Holly Caggiano is a distinguished postdoctoral fellow at Princeton University’s Andlinger Center for Energy and the Environment.
Most of us nurtured at least one pandemic-driven hobby in 2020, and mine, like so many others, started in a garden. My camera roll from that summer is full of greens, browns, and splashes of pink and red. April 22: the first seedlings sprouting in tiny cups. May 12: cucumber starts; the fresh mulch my partner and I laid in the previously neglected raised bed on the side of our two-family rental. May 14: sweet alyssum, marigolds, honey bees. June 25: the first (and only) strawberry. July is full of green tomatoes, bundles of herbs, the garden bed bursting at the seams with life. August, September — salsas, sauces, wood bowls of Jersey tomatoes. The last harvest before an early frost. If I scroll fast enough, I can see the sprouts and the flowers grow, blossom, and settle back into the earth in half a second.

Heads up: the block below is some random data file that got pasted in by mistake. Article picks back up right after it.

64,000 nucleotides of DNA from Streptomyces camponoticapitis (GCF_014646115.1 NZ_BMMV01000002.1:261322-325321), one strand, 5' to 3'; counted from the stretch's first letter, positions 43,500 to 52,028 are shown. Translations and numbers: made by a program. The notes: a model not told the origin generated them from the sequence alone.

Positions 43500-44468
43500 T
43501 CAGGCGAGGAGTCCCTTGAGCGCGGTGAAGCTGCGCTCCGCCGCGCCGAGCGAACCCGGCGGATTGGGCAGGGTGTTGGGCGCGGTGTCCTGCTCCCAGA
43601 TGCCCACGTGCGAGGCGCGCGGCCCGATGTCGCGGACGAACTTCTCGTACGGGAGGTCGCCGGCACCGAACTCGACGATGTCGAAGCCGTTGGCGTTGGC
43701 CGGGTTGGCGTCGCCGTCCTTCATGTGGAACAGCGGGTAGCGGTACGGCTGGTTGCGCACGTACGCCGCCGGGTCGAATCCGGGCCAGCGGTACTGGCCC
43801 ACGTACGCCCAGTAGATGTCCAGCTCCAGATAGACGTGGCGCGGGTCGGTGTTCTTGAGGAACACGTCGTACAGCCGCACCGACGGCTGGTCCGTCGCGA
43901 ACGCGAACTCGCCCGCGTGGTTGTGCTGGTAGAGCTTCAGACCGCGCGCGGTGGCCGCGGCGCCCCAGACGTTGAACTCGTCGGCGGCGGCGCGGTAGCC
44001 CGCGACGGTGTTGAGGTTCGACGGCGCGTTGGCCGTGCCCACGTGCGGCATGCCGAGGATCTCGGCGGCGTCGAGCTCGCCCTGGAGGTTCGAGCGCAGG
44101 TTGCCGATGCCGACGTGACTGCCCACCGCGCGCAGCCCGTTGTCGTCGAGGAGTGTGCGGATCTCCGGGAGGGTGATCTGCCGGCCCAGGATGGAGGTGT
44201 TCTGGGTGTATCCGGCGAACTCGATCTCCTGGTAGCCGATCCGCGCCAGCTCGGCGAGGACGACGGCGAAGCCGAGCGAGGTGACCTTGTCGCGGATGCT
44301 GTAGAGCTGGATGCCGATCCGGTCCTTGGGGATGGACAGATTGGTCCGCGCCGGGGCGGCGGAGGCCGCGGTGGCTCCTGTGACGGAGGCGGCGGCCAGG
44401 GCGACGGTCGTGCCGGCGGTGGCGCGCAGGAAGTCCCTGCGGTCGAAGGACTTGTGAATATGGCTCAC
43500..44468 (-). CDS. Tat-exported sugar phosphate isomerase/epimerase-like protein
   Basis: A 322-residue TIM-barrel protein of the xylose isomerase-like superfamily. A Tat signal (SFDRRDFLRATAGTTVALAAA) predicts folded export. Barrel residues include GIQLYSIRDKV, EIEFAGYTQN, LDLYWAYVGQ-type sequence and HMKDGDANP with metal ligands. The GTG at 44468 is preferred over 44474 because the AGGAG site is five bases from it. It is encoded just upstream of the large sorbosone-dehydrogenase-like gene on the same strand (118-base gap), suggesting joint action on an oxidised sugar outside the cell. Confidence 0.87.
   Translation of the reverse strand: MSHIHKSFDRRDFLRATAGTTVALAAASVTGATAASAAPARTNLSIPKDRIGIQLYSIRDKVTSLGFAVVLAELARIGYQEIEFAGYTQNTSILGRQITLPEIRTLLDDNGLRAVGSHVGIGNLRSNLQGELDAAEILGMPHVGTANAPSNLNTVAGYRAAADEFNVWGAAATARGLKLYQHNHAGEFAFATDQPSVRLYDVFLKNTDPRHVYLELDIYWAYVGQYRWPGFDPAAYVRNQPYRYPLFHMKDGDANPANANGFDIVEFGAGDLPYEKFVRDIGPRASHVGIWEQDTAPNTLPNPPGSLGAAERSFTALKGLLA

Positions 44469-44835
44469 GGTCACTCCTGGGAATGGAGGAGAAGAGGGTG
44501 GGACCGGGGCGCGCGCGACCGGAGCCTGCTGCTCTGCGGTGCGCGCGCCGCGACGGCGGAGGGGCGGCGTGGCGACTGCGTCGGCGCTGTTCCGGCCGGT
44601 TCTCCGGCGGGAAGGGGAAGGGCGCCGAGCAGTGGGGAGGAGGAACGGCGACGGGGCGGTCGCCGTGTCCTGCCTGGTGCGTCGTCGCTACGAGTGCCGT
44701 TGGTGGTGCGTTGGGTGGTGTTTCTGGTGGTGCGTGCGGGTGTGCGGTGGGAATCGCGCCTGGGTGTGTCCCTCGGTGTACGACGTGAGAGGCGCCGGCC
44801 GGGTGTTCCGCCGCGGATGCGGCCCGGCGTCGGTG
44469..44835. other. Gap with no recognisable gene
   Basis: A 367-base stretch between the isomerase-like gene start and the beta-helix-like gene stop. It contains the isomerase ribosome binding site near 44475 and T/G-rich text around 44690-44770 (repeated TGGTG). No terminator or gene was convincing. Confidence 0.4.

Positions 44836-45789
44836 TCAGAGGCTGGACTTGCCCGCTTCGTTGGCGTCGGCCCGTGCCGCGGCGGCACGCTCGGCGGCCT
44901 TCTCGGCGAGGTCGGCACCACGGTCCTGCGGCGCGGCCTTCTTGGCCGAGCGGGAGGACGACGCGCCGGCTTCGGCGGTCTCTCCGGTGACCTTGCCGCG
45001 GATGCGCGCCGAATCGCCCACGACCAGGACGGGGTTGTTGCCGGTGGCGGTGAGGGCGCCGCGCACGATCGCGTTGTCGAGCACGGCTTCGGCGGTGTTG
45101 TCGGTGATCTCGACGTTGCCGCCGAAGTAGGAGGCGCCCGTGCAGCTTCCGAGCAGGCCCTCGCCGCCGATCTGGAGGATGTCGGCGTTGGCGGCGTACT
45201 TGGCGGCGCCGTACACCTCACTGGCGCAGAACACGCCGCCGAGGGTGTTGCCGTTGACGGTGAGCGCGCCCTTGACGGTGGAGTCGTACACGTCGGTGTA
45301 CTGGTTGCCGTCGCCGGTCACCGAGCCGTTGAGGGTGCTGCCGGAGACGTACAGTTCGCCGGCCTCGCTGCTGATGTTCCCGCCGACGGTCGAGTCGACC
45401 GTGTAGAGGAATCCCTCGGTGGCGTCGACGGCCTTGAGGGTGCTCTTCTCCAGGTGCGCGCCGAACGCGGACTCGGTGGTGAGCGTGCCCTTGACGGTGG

My garden is a very small corner of the world, but it’s opened doors in my life. I grew up in suburban New Jersey. Though I’m from the Garden State, my mom was raised in the Bronx, and I have more childh... Read more